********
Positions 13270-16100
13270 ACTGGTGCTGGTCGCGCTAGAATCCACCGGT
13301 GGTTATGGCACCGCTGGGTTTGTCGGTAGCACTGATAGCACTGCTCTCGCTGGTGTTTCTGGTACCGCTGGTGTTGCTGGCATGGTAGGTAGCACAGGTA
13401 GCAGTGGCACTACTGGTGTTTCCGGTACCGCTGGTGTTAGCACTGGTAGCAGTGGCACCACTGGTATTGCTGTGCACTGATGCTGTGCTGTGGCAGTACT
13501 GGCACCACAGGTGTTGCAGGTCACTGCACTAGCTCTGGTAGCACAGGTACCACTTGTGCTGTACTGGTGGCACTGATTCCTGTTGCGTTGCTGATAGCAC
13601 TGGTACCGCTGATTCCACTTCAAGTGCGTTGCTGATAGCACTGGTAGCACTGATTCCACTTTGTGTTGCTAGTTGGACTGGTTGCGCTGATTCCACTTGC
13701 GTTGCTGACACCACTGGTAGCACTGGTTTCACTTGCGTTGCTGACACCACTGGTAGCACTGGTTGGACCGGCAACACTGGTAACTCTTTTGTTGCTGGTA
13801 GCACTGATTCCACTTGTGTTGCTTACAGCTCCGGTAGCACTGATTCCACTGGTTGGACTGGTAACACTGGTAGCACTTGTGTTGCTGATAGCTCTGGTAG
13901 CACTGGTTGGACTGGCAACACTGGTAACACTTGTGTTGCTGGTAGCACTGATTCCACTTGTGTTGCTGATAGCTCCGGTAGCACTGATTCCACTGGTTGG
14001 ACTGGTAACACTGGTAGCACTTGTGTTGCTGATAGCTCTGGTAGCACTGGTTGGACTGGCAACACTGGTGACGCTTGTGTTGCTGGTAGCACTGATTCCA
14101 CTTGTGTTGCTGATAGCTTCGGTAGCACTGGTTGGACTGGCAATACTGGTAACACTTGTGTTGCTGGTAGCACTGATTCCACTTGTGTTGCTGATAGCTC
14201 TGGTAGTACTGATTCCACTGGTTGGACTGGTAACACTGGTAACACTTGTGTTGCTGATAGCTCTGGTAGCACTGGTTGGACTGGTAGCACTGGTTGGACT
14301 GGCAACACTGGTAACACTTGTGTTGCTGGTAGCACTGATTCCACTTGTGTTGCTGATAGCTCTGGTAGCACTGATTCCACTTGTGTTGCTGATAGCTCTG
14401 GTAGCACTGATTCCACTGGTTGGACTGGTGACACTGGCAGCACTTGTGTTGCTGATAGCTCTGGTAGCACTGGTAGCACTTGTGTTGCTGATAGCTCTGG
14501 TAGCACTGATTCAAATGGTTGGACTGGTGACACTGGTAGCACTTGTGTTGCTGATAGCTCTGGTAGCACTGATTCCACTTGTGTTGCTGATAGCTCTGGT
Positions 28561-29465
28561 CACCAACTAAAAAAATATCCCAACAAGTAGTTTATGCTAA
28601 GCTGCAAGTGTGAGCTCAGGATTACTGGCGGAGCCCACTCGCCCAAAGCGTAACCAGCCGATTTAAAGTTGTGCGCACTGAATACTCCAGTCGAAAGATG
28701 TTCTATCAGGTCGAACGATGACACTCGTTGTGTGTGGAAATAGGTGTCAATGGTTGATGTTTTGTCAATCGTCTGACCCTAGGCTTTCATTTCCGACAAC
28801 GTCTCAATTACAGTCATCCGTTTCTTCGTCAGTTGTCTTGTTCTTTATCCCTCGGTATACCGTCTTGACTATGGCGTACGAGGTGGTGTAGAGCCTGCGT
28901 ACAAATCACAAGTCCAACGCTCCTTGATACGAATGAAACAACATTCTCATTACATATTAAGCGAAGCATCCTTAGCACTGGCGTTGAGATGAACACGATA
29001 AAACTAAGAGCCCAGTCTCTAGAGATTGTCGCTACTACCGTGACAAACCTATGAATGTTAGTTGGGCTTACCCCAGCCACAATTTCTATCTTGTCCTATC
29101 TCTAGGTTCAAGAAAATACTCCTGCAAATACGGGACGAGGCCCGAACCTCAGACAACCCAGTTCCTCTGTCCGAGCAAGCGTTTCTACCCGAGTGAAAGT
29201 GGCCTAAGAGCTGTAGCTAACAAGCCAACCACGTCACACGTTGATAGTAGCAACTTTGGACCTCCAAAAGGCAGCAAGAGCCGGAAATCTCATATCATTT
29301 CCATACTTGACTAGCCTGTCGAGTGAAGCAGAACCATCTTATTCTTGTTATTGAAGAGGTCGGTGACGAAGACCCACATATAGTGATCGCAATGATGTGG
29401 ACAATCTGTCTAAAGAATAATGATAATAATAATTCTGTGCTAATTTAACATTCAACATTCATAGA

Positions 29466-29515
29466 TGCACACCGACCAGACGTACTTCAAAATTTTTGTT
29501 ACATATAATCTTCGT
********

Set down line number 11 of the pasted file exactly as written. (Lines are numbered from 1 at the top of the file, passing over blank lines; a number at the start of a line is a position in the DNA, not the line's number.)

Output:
14101 CTTGTGTTGCTGATAGCTTCGGTAGCACTGGTTGGACTGGCAATACTGGTAACACTTGTGTTGCTGGTAGCACTGATTCCACTTGTGTTGCTGATAGCTC